It is the first time in an election in modern Germany that a far-right party has overtaken Ms. Merkel’s bloc of Christian Democrats and their Bavarian sister party, the Christian Social Union.
Official results released early Monday showed that Ms. Merkel’s Christian Democrats had received 19 percent of the vote, against 21 percent for the far-right Alternative for Germany. The center-left Social Democrats, with whom Ms. Merkel governs nationally, got 31 percent in the state, Mecklenburg-Vorpommern, and are likely to continue their coalition there with Ms. Merkel’s bloc.
The vote took place a year to the day after Ms. Merkel agreed with Austria that the two countries would admit thousands of mostly Syrian refugees then trapped in Hungary, with several hundred desperately marching on foot toward the West.
Initial analysis in poll research undertaken for the public service broadcaster ARD indicated that the far-right party had benefited heavily from people who had not voted in previous elections, and then in drawing votes from Ms. Merkel’s conservatives. The research also showed that 75 percent of voters for the far right said they wanted to deliver a protest message to the mainstream political parties.
In recent weeks, her conservatives emphasized the “homeland” and public safety -- traditionally far-right themes -- in the northeast and in the city-state of Berlin, which votes on Sept. 18.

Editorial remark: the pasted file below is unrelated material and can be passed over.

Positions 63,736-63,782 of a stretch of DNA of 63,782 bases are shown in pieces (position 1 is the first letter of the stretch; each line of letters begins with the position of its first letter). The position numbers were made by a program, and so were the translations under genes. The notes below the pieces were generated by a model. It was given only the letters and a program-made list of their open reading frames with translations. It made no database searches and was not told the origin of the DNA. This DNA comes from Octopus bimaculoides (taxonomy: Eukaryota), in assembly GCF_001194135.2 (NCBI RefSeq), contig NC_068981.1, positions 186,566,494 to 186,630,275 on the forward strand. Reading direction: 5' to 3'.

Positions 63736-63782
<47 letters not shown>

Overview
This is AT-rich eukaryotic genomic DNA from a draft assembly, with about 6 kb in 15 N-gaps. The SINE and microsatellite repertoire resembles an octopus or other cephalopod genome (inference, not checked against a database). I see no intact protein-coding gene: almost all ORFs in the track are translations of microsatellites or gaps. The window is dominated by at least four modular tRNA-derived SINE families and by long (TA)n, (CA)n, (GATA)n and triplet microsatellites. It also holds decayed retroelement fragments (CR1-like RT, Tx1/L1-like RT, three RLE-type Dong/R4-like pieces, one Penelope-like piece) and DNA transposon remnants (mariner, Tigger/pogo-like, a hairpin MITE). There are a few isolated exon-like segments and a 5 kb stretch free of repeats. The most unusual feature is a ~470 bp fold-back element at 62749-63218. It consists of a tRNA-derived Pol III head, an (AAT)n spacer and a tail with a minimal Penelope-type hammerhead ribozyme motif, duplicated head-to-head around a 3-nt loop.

Asked if it had been a mistake to try to stop the far right by embracing its themes, Mr. Tauber noted that voters had clearly shown fear of losing out in globalization and were worried for their future. “In elections, I really think you have to address the themes voters say are preoccupying them,” he said.
A Tuesday front-page story by David Zucchino, “Muslim Migrants Spawn Backlash in Denmark,” followed a similar pattern. The online deck of headlines was particularly unforgiving: “‘I’ve Become a Racist’: Migrant Wave Unleashes Danish Tensions Over Identity -- The thousands of Muslim asylum seekers pouring into Denmark have spawned a backlash, and questions over whether the country has a latent racial hostility at its core.”
Johnny Christensen, a stout and silver-whiskered retired bank employee, always thought of himself as sympathetic to people fleeing war and welcoming to immigrants. But after more than 36,000 mostly Muslim asylum seekers poured into Denmark over the past two years, Mr. Christensen, 65, said, “I’ve become a racist.”
The recent influx pales next to the one million migrants absorbed into Germany or the 163,000 into Sweden last year, but the pace shocked this stable, homogeneous country. The center-right government has backed harsh measures targeting migrants, hate speech has spiked, and the anti-immigrant Danish People’s Party is now the second largest in Parliament.
There is tension, too, over whether the backlash is really about a strain on Denmark’s generous public benefits or a rising terrorist threat -- or whether a longstanding but latent racial hostility is being unearthed.
Zucchino finally got around to the issue of terror:
Denmark is just one of many European nations grappling with the wave of migrants amid a spate of terrorist attacks across the Continent by Islamic extremists: A recent Pew Research Center survey found that at least half the citizens in eight of 10 countries polled said incoming refugees increased the likelihood of terrorist attacks.